Budget Pays Social Cost of Low-Wage 90s Policies
Budget Pays the Social Cost of Low-Wage Policies of the 1990s
The Budget assistance to low-paid workers with families highlights the continuing social effects of the low-wage policies of the 1990s, Council of Trade Unions president Ross Wilson said today.
“What working families really want is a fair day’s pay for a fair day’s work,” he said.
The CTU had for several years been pressing the Government to provide assistance to low-income families, Ross Wilson said, and the Budget recognised the need and the hardships they faced.
“However, it is disappointing that most of this new spending is in 2006 and 2007, rather than up front in the first year.”
Other policies such as increasing the minimum wage, promoting more widespread collective bargaining, delivering pay equity and boosting productivity were needed to increase wages for low-income workers, he said.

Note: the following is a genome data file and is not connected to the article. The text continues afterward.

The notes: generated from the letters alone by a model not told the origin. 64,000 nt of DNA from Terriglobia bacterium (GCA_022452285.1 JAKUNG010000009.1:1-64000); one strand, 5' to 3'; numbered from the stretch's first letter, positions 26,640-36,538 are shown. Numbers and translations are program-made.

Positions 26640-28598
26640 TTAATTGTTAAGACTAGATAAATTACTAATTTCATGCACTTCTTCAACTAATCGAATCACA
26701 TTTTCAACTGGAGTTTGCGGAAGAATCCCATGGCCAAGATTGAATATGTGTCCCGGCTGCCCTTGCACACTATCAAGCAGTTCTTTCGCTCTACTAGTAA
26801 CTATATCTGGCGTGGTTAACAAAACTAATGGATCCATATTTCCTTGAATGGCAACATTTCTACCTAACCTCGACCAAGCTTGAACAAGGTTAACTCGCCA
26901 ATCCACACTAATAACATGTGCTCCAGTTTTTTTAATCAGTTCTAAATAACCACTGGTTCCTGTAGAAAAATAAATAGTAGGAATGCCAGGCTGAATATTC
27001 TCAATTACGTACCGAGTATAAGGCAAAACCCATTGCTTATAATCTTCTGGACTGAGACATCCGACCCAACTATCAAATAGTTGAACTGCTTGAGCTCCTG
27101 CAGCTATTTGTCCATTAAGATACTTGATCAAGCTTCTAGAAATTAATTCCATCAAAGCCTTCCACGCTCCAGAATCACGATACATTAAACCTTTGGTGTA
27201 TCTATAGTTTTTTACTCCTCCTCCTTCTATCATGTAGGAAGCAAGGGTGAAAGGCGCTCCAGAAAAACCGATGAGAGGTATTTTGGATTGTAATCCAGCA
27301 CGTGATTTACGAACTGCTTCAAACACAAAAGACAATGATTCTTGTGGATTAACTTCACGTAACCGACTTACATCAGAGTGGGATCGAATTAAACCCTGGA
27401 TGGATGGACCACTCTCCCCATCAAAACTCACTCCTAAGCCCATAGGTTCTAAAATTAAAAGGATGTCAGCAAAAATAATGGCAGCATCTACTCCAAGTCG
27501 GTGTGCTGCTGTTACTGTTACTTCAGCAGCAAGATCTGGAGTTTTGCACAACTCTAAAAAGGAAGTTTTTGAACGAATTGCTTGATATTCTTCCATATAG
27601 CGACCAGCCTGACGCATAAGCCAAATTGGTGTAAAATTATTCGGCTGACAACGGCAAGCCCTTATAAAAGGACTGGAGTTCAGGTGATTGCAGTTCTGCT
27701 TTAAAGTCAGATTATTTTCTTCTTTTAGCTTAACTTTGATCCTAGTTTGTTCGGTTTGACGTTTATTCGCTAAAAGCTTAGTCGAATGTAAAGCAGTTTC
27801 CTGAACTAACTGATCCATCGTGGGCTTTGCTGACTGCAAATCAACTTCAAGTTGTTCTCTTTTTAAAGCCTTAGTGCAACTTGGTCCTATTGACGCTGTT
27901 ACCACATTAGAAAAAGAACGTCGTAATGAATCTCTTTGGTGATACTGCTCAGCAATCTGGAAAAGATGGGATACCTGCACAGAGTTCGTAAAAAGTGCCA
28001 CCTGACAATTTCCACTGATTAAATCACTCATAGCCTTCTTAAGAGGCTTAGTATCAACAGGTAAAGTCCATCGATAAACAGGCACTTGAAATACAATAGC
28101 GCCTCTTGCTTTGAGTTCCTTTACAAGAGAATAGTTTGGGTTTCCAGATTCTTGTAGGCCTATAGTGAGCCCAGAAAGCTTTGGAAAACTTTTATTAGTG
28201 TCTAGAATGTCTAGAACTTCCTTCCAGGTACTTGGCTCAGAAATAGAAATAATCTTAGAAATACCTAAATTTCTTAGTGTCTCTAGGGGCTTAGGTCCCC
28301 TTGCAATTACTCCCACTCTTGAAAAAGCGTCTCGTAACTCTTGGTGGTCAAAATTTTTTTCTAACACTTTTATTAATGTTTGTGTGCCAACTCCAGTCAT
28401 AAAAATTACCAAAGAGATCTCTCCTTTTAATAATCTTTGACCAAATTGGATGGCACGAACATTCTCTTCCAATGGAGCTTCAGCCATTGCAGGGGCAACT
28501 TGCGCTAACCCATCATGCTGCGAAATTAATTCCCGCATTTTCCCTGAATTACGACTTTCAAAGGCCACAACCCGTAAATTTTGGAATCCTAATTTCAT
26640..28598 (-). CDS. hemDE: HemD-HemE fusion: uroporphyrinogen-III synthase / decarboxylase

Ross Wilson said that state sector workers would also be carefully studying the Budget for implications on state sector pay and conditions.
Other initiatives which the CTU welcomed in the Budget included support for early childhood education, workplace learning representatives, health spending and economic development.
Ross Wilson said that this Budget established a very clear contrast between this Government and a National-led government.
“Workers have not forgotten that it was National that slashed benefits and then gave tax cuts to those on high incomes. This ran against the Kiwi values of fairness and support for those most in need.
Budget will be welcomed by ordinary New